Boris Johnson did not meet President Trump himself on the trip to try and save the Iran nuclear deal that Darroch describes. But he did meet Vice President Mike Pence, pictured. Sir Kim says it was clear the president’s advisers had differing opinions
The newspaper reported that, according to Darroch, Pompeo also hinted that he had tried but failed to ‘sell’ a revised text to Trump.
This newspaper’s cache of leaked memos from Sir Kim dominated headlines on both sides of the Atlantic last week, after Trump reacted furiously to Sir Kim describing the White House as a ‘uniquely dysfunctional environment’ and ‘diplomatically clumsy and inept’.
The President called Sir Kim a ‘pompous fool’ and declared that he would no longer deal with him.
The ambassador suggested that Mr Trump appeared to be abandoning the Iran deal for ‘personality reasons’ because it had been agreed by his predecessor Barack Obama
At the same time, Assistant Commissioner Neil Basu issued a warning that any further publication of the cables could constitute a criminal offence and called on journalists to return any leaked government documents.
His comments were roundly condemned by politicians and senior journalists, who accused the Met of the kind of ‘heavy-handed’ approach more usually associated with totalitarian regimes.
In a further statement on Saturday, Mr Basu insisted the Met had ‘no intention’ of trying to prevent the publication of stories in the public interest.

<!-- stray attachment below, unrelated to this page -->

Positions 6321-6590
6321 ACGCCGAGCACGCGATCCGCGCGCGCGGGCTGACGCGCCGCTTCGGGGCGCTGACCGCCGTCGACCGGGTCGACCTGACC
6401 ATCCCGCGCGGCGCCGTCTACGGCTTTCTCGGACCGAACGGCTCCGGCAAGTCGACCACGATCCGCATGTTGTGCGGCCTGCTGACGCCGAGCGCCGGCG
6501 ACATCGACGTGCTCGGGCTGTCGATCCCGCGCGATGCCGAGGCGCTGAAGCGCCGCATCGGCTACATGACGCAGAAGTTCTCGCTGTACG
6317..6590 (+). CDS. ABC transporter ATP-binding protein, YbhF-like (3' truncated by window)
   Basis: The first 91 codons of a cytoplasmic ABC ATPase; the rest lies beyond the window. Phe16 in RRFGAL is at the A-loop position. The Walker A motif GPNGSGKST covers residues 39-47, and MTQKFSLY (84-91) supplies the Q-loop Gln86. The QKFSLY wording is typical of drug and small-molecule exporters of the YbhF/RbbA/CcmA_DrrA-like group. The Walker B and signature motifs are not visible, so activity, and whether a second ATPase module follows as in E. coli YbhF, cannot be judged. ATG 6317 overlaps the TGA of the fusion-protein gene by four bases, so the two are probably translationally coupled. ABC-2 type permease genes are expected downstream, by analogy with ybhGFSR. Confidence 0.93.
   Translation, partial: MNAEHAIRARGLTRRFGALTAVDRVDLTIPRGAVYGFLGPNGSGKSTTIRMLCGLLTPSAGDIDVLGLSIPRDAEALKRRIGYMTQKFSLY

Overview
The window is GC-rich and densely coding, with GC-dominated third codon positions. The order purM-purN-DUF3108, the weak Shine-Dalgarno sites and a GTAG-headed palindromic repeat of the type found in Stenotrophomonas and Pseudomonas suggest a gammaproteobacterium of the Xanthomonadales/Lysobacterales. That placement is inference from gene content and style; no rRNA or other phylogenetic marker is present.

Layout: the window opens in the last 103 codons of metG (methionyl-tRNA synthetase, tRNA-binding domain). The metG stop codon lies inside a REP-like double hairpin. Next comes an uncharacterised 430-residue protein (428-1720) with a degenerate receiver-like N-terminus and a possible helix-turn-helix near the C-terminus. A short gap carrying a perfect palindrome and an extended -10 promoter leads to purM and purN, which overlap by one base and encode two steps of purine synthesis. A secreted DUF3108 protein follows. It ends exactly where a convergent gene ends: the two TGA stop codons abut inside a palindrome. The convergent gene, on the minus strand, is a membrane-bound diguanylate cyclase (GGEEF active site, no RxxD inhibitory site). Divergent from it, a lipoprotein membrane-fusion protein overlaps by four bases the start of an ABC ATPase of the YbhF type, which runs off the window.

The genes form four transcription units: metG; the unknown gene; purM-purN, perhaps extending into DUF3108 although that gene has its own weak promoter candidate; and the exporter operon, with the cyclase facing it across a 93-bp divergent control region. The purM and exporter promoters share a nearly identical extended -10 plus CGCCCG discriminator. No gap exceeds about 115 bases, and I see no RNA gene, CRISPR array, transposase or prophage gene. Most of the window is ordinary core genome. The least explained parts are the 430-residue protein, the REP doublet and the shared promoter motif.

He said the focus of the inquiry by the counter terrorism command – which investigates breaches of the OSA – was ‘clearly on identifying who was responsible for the leak’.
However, he said they had been advised any further publication of the cables ‘now knowing they may be a breach of the OSA’ could also constitute a criminal offence – to which there was no public interest defence.
‘We know these documents and potentially others remain in circulation. We have a duty to prevent as well as detect crime, and the previous statement was intended to alert to the risk of breaching the OSA,’ he said.
Boris Johnson, pictured with Ivanka Trump on the doomed 2018 trip to persuade Donald Trump not to abandon the Iran deal
In a statement, a spokesman for The Mail on Sunday said it was publishing the latest leaked details – despite the threat of prosecution – because ‘a free press is vital to our democracy’.
‘The media must be free to publish such information, in the public interest, as long as it does not endanger lives or national security,’ the spokesman said.
‘Our readers across the globe now have important information about how Britain tried, but failed, to stop President Trump abandoning the Iran nuclear deal.
‘What could be more in the public interest than a better understanding of how this position was reached, which may have serious consequences for world peace?’
In response to the latest leak, a Foreign Office spokesman said: ‘A police inquiry into the totally unacceptable leak of this sensitive material has begun. The perpetrator should face the consequences of their actions.
‘It’s not news that the US and UK differ in how to ensure Iran is never able to acquire a nuclear weapon; but this does underline that we do not shy away from talking about our differences and working together.’